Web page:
Best Value Pick: Rodriguez is kind of a poor man's Aaron Hernandez, a fullback-tight end tweener who can create mismatches when lined up on linebackers as a receiver and is also a decent blocker. If used creatively, he could bring an extra dimension to a passing game that got little production from the tight end position last season.
Questionable Calls: Not adding anything to an offensive line that's permitted 105 sacks over the past two years is a risky proposition, even with 2011 first-rounder Gabe Carimi coming back at right tackle following a rookie season wasted by injury. Hardin was a strange pick by a team that's now drafted a safety in the third round three consecutive years.
Summary: There isn't a selection here that comes without some concern, as McClellin may not have the bulk to hold up as an every-down end, Jeffery is an unrefined route runner with commitment issues and Hardin has a history of health problems. All have the talent to pan out and become impact players, but it's as yet unclear whether the Bears got significantly better through this draft.
Final Grade: C+
1 - Riley Reiff, OT, Iowa (6-6, 313); 2 - Ryan Broyles, WR, Oklahoma (5-10, 192); 3 - Dwight Bentley, CB, Louisiana Lafayette (5-10, 182); 4 - Ronnell Lewis, DE, Oklahoma (6-1, 253); 5 - Tahir Whitehead, OLB, Temple (6-1, 233); 5 - Chris Greenwood, CB, Albion (6-1, 193); 6 - Jonte Green, CB, New Mexico State (5-11, 191); 7 - Travis Lewis, ILB, Oklahoma (6-1, 246)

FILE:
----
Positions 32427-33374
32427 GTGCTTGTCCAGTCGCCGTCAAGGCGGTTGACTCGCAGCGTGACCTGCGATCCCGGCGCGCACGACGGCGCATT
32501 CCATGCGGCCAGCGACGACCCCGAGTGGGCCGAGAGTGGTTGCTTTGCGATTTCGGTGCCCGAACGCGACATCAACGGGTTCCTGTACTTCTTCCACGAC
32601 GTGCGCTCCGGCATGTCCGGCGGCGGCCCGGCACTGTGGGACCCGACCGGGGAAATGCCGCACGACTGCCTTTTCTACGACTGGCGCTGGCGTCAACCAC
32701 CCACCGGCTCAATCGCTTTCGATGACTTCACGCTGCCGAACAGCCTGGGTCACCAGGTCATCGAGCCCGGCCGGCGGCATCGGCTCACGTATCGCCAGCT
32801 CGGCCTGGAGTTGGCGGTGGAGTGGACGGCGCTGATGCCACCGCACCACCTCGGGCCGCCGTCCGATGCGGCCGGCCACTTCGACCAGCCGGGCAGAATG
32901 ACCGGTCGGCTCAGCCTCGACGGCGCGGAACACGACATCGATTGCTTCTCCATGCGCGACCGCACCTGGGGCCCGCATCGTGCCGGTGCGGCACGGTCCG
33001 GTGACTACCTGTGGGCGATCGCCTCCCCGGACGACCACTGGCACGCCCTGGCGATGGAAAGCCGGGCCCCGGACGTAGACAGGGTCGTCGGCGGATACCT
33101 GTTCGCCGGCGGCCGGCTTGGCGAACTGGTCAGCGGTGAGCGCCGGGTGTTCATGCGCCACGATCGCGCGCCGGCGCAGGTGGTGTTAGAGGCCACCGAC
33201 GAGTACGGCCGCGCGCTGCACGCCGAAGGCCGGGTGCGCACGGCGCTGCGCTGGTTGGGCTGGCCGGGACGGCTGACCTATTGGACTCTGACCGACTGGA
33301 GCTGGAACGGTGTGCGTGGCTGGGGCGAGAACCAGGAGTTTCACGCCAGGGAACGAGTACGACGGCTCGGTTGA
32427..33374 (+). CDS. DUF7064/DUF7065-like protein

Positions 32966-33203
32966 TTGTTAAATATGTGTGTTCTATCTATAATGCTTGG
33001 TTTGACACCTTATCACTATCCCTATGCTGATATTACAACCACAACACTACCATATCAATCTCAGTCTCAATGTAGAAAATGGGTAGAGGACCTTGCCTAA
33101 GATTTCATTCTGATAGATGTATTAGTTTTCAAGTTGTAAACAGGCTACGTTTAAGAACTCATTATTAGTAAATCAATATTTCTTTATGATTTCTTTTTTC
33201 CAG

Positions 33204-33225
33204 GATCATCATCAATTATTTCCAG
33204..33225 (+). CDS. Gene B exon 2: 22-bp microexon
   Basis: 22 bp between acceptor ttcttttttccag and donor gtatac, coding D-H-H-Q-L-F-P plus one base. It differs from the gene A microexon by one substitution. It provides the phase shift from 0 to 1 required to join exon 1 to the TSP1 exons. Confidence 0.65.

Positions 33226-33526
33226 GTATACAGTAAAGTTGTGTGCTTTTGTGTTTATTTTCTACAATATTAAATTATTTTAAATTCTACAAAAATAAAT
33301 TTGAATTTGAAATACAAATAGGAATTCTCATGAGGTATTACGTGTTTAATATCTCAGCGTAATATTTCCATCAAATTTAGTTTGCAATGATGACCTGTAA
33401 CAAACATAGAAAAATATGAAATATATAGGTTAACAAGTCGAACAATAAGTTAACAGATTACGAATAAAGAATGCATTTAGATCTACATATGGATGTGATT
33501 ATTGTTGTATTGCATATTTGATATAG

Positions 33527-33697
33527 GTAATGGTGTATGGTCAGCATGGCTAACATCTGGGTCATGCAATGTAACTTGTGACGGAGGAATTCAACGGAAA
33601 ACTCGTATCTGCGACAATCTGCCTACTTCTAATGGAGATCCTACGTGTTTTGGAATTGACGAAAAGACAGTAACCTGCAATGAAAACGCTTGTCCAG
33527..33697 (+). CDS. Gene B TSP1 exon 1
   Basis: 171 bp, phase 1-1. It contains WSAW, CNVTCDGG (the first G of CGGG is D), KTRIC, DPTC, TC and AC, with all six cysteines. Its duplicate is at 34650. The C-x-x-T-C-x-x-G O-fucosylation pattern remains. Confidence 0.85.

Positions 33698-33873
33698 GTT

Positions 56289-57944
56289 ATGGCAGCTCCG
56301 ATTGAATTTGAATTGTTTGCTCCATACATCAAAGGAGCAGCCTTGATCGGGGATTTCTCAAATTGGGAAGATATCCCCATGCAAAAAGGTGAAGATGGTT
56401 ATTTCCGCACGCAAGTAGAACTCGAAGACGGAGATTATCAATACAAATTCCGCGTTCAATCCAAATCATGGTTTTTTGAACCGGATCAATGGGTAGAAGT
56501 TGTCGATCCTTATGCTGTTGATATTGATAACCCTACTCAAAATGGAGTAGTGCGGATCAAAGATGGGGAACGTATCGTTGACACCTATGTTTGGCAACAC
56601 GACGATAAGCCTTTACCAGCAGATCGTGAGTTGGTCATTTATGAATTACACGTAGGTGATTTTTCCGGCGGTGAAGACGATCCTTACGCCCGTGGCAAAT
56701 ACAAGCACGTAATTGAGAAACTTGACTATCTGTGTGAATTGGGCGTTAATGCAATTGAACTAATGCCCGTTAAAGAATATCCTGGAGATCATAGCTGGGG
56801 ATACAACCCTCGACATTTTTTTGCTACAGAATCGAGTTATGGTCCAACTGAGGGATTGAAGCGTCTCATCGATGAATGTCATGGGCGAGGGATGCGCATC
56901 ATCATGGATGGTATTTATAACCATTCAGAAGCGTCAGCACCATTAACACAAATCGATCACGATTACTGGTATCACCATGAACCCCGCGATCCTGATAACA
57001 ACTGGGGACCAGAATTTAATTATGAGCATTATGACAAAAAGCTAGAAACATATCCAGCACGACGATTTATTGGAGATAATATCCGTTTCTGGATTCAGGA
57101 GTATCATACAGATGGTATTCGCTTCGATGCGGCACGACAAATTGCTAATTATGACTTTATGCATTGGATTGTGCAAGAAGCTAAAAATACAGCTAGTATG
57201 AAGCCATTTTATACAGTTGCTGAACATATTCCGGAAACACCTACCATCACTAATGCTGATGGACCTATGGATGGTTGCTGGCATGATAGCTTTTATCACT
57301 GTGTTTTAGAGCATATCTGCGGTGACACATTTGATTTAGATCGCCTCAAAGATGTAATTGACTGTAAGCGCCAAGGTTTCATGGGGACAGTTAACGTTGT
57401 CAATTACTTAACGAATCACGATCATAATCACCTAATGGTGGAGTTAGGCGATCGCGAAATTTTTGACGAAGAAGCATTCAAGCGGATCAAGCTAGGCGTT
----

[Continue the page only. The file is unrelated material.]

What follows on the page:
Top Pick Analysis: With pressing needs at offensive tackle and cornerback, the Lions took steps to fill those weak spots with the early picks of Reiff and Bentley. The former is regarded as one of the most technically sound offensive linemen of this year's class, and the Lions hope Reiff can become the eventual replacement for 35-year-old Jeff Backus on the left side. His immediate future, however, may be to put disappointing onetime first-rounder Gosder Cherilus on notice on the right. Bentley was lightly regarded at the start of the draft process, but boosted his stock with strong showings at the combine and Senior Bowl and could quickly earn a prominent role in Detroit's suspect secondary as a slot corner asked to mirror smaller, quicker receivers. The selection of Broyles, the career leader in receptions at the FBS level, was more of a surprise, as the prolific ex-Sooner tore his ACL in November and may not be ready for the start of the season and the Lions appear well set at wide receiver. If healthy, he's an excellent route runner with soft hands and the toughness to man the slot and may be able to push highly-paid vet Nate Burleson off the roster.